Our Klamath Basin Water Crisis
Upholding rural Americans' rights to grow food,
own property, and caretake our wildlife and natural resources.
They did not restore the
Klamath salmon in 20 years
And now they want more money to manage fish and farms
By Jacqui Krizo
Klamath Courier Reporter 2/8/06
KLAMATH BASIN – James L. Moore, in Klamath Falls recently to talk to Klamath Water Users, urges Klamath farmers and his fellow commercial fishermen to write to Congressional Committee members currently deciding whether to fund a task force devoted to Klamath River Basin Fisheries.
"They misspent the $21 million dollars, they ruined the fisheries, and they blamed the Klamath irrigators for lack of fish. And now the group wants to be reauthorized and receive more funds," Moore said.
"It's time for the Task Force to be taken to
"They did not follow the law. They did not take care of people they entrusted to put fish in the river," Cook said.
Chris Parilo from California Congressman John Doolittle’s office advised, "Now is the time to write your Congressmen and Senators about your thoughts and concerns regarding the Klamath River Basin Fisheries Task Force."
Locally affected county officials also have criticized the Task Force.
"Only $1,671,542 or 10 percent of the whole was actually spent on on-the-ground habitat restoration projects," stated Siskiyou County District 5 Supervisor and Task Force member Marcia Armstrong in a recent report. The Task Force has received $16,182,197 of the $21million authorized by Congress.
Coos County Commissioner John Griffith said irrigators and commercial fishermen are all producers. He said America’s appetite for resources grows every year while the environmentalists want to import our resources.
Griffith said there have been record runs of salmon, 1.6 million in the Sacramento last summer, but government fisheries managers won’t let fishermen catch them because they might catch a Klamath fish. Griffith said dams were built for resources. Now, environmentalists want only the beautiful and natural and no use of resources.
The Task Force’s studies and recommendations
affect farmers, fishermen, loggers, miners and
- Background on the Klamath River Basin Fisheries Task Force -
"For 100 years the California Department of Fish
and Game managed the fish populations on the Klamath
in a proper and responsible way, but in the early
1980s they began getting their hands tied," said
Cook. "With total disregard for the well being of
the people of this country, the green movement
looked solely after there own interests and began
dictating policy on the Klamath, through injunctions
and litigation. By 1987, the CDFG could no longer do
The Act was to "provide fishery resources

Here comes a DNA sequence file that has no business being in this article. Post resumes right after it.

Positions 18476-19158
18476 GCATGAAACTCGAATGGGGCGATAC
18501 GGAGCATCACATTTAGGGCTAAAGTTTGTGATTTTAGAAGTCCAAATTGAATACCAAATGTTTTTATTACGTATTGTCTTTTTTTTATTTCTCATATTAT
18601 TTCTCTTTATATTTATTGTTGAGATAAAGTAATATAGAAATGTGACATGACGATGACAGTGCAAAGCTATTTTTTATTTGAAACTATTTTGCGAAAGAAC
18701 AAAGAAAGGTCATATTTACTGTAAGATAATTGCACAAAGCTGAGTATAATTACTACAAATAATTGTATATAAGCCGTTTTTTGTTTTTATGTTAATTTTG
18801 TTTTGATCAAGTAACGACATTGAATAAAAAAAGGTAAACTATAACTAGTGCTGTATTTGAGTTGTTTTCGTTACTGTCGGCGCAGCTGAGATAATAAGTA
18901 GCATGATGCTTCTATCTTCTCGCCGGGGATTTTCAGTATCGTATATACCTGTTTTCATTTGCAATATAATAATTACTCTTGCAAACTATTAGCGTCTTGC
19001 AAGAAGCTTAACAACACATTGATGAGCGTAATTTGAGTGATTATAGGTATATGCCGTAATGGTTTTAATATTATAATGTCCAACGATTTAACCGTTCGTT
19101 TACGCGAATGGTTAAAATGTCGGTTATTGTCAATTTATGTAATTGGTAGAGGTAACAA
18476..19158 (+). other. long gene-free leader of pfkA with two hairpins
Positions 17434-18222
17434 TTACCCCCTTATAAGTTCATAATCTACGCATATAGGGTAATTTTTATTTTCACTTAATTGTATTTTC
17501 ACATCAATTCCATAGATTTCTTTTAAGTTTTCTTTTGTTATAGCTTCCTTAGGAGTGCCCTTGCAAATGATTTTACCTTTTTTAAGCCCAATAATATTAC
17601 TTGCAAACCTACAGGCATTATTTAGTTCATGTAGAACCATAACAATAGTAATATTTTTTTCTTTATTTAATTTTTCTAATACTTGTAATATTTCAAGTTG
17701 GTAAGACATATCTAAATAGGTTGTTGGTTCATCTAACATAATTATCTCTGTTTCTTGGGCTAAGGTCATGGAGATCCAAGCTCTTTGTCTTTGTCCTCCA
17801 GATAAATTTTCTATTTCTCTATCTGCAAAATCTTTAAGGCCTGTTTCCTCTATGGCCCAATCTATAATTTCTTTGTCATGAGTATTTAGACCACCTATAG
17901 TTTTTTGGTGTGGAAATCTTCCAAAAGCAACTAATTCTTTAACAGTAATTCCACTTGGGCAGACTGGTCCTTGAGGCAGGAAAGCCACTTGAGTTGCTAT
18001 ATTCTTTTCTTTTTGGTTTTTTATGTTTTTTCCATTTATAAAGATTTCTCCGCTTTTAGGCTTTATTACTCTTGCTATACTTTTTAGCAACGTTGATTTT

necessary for Indian subsistence and ceremonial
purposes, ocean commercial harvest, recreational
fishing and the economic health of many local
communities." It established a management council
and task force.
- Congress and GAO express concerns regarding the Task Force
House Resources Committee Chairman Richard W. Pombo (R-CA), Rep. Greg Walden (R-Ore), and Rep. John Doolittle (R-Calif) were among the Congressmen who requested an investigation of the Klamath Restoration Program, Management Council, and Task Force by the Government Accountability Office. The GAO report concluded, "Fish and Wildlife officials are not able to demonstrate that the Restoration Program is in compliance with the Act’s nonfederal match provision." It also states FWS accounting records do not provide the detailed information needed to assure restrictions are being complied with.
Do you want Congress to reauthorize the Klamath Fisheries Task Force? Here are points Moore and Cook consider important to make in letters to representatives. They identify some of the tasks and accomplishments of the Task Force:
" Feel free to get farm, city and fishing organizations to send recommendations to their representatives, as well."
Farming and fishing communities are both affected by the studies and recommendations of the Task Force. Your elected officials and representatives need to get input on whether the Management Council and Task Force should be re-funded for 20 more years. Following are some addresses for some of the representatives:
Congressman John Doolittle, R Calif., 2410 Rayburn House Office Building, Washington DC 20515. Ph: (202) 225-2511 Fax: (202) 225-5444
Congressman Greg Walden, R Ore., 1210 Longworth
House Office Building, Washington, DC 20515.
House Resources Committee Chairman Richard W.
Pombo (R-CA), 2411 Rayburn House Office Building,
Washington, D.C. 20515, Ph: (202) 225-1947, Fax:
(202) 226-0861 Email:
Page Updated: Saturday August 24, 2013 01:49 AM Pacific
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